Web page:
March 8, 2012 2:28 PM

Texas GOP Senate Hopeful Attacked by Primary Foe for Being Partner at “Liberal” Morgan Lewis

Posted by Victor Li

UPDATE: March 8, 2012, 3:31 p.m. EST. The third paragraph has been updated to include information on Cruz’s background. Also, the last paragraph has been updated to incorporate information about how much in contributions from lawyers and law firms Cruz has received in the Senate race. 

In Texas, which hasn’t sent a Democrat to the U.S. Senate since 1988 and hasn’t had a Democratic governor since George W. Bush denied Ann Richards a second term in 1994, Republican candidates go to great lengths to burnish their conservative credentials—even if doing so means tying fellow members of the GOP to Democrats or, worse still, liberals. Case in point: Texas lieutenant governor David Dewhurst.

Late last month, Dewhurst—the leading Republican contender to replace retiring U.S. senator Kay Bailey Hutchison—hurled the “liberal” epithet at the candidate he apparently feels is his toughest challenger, former state solicitor general and current Morgan, Lewis Bockius appellate litigation partner Ted Cruz.

In a 35-second campaign ad posted on YouTube, Dewhurst claimed that 84 percent of Morgan, Lewis–connected political contributions made over an unspecified period, or more than $750,000, went to Democrats. The Dewhurst ad also said the firm had donated more than $200,000 to President Barack Obama. Cruz’s hiring was announced by the firm on May 5, 2008 after his five-and-a-half year tenure as state solicitor general came to an end. Cruz, who splits his time between the firm’s Houston and Washington, D.C. offices, was the first Hispanic to serve as solicitor general in Texas.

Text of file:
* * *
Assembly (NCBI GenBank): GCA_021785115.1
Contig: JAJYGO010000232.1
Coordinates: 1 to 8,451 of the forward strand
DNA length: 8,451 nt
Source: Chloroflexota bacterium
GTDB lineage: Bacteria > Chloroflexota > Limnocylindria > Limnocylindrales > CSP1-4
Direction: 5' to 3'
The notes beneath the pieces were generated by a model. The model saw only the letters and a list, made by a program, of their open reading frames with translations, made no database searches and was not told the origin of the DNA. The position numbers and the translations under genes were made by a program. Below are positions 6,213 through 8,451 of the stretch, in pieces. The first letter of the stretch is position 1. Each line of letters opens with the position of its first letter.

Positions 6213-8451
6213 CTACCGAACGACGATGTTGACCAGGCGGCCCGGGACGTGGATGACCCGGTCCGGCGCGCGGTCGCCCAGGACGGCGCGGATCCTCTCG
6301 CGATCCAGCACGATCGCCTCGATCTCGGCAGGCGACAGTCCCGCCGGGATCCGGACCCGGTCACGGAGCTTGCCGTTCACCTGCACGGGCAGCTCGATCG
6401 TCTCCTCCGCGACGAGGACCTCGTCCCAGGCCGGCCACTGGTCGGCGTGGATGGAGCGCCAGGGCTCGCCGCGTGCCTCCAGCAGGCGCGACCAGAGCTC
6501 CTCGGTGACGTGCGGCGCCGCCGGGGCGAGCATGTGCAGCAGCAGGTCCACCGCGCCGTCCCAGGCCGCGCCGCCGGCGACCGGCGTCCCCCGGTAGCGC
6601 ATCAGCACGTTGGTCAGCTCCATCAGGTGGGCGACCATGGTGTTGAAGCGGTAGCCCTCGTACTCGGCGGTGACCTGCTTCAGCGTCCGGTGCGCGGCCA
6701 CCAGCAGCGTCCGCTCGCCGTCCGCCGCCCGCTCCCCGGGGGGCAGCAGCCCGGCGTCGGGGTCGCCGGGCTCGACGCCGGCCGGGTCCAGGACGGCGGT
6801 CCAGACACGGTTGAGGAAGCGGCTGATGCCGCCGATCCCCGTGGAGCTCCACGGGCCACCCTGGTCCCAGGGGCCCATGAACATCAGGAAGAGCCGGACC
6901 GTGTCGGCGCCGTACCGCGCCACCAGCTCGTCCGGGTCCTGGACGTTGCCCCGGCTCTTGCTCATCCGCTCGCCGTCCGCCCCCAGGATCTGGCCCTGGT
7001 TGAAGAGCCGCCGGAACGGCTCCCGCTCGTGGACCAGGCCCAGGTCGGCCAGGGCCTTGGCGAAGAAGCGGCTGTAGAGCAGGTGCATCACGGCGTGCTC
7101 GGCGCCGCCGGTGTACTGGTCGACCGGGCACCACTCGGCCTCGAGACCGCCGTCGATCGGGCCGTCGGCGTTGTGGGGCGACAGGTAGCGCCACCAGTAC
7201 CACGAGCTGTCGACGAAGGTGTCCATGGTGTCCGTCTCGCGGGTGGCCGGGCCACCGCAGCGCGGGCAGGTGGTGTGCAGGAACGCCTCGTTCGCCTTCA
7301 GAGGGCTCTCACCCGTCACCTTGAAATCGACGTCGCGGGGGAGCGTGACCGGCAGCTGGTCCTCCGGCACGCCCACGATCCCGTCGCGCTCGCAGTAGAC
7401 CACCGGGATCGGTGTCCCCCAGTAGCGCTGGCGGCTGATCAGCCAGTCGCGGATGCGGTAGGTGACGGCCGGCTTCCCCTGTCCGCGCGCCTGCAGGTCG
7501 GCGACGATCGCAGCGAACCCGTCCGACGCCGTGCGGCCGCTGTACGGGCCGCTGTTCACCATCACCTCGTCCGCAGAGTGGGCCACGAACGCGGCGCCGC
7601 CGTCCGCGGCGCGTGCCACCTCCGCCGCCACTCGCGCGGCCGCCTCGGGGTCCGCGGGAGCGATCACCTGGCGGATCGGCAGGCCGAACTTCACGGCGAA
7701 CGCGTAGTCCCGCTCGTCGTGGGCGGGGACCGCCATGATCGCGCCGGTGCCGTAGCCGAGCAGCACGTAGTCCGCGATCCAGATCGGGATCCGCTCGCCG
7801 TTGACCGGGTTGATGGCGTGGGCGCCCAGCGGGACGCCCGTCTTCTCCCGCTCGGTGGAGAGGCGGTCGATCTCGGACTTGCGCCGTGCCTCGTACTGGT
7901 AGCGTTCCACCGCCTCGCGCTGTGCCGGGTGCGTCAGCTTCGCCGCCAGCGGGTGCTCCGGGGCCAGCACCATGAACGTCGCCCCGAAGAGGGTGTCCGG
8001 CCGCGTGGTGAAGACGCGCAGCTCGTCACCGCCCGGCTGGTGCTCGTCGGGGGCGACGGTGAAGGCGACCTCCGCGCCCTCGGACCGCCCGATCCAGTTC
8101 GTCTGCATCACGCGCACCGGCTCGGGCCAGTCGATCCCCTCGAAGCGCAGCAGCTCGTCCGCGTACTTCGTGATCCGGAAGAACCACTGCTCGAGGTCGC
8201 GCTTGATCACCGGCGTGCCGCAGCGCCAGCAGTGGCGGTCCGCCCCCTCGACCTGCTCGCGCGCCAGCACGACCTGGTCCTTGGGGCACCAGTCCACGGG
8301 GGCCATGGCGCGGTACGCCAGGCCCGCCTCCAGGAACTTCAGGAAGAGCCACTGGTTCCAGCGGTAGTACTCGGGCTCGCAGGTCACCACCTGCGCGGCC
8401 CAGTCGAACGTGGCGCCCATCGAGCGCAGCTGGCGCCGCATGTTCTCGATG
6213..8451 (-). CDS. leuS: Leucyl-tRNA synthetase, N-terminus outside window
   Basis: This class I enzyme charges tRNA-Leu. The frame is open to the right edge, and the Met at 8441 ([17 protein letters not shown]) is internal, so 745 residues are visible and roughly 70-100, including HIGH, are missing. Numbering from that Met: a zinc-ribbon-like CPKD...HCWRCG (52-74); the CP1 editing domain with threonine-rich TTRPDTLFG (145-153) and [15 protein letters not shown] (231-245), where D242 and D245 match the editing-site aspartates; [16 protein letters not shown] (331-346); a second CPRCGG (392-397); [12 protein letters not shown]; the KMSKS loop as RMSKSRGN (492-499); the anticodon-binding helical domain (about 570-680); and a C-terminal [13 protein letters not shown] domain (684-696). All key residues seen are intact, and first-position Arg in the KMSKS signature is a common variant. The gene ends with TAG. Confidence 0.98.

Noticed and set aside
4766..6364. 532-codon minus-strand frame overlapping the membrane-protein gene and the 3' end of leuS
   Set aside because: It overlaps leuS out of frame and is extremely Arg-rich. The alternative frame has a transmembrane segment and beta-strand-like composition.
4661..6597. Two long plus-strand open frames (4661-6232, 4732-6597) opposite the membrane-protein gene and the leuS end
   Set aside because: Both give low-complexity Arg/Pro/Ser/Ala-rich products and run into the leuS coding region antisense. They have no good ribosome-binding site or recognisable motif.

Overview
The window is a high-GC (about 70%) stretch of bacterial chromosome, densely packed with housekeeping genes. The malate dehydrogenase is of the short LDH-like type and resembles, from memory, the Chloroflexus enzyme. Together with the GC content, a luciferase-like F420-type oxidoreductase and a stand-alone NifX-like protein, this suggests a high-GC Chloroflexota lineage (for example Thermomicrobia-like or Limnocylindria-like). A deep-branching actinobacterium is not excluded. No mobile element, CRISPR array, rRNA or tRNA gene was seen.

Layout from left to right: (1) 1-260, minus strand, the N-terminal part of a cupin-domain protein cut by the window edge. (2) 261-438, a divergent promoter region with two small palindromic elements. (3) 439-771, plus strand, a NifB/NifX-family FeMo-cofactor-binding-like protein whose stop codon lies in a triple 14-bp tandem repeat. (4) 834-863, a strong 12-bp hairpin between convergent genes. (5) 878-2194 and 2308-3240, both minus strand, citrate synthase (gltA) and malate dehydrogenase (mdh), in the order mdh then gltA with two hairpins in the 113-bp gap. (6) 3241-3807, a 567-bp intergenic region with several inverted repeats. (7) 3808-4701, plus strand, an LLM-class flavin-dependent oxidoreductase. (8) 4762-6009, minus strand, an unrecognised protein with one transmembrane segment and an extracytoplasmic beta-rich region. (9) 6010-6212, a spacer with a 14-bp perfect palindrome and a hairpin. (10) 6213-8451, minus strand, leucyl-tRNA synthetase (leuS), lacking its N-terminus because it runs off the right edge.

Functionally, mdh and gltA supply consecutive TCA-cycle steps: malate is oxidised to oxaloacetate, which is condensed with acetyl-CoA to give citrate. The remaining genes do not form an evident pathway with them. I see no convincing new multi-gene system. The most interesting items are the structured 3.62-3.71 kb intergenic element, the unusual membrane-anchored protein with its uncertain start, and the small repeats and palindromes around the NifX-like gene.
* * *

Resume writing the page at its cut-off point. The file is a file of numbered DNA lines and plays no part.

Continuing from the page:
“Why,” the ad asked in closing, “has Ted Cruz chosen to partner with liberal activists that fund Democrats?”

“This is hypocrisy at its highest level,” Dewhurst campaign spokesman Matt Hirsch wrote in a follow-up blog post clarifying that the $750,000 figure was calculated beginning from Cruz’s start date at Morgan, Lewis. “How can Texans expect Ted Cruz to stand up to Democrats in Washington when he doesn’t have the backbone to stand up to his own firm, which has served as President Obama’s personal checkbook?” Dewhurst’s record of cutting spending and lower taxes, Hirsch wrote, made him the true conservative candidate in the race.

The Cruz campaign took issue with being blamed for how his colleagues spend their money.

“Ted Cruz obviously cannot control which candidates are supported by other people at the firm where he works,” campaign spokesman James Bernsen said via e-mail, adding that he believes the ad was meant to distract voters from Dewhurst’s own liberal tendencies. “The reason Dewhurst is launching this attack is that he’s trying to cover up his own support for a state income tax and the fact that he flew to Washington to hold an official Dewhurst for Senate campaign reception at the home of Obama crony Tony Podesta.”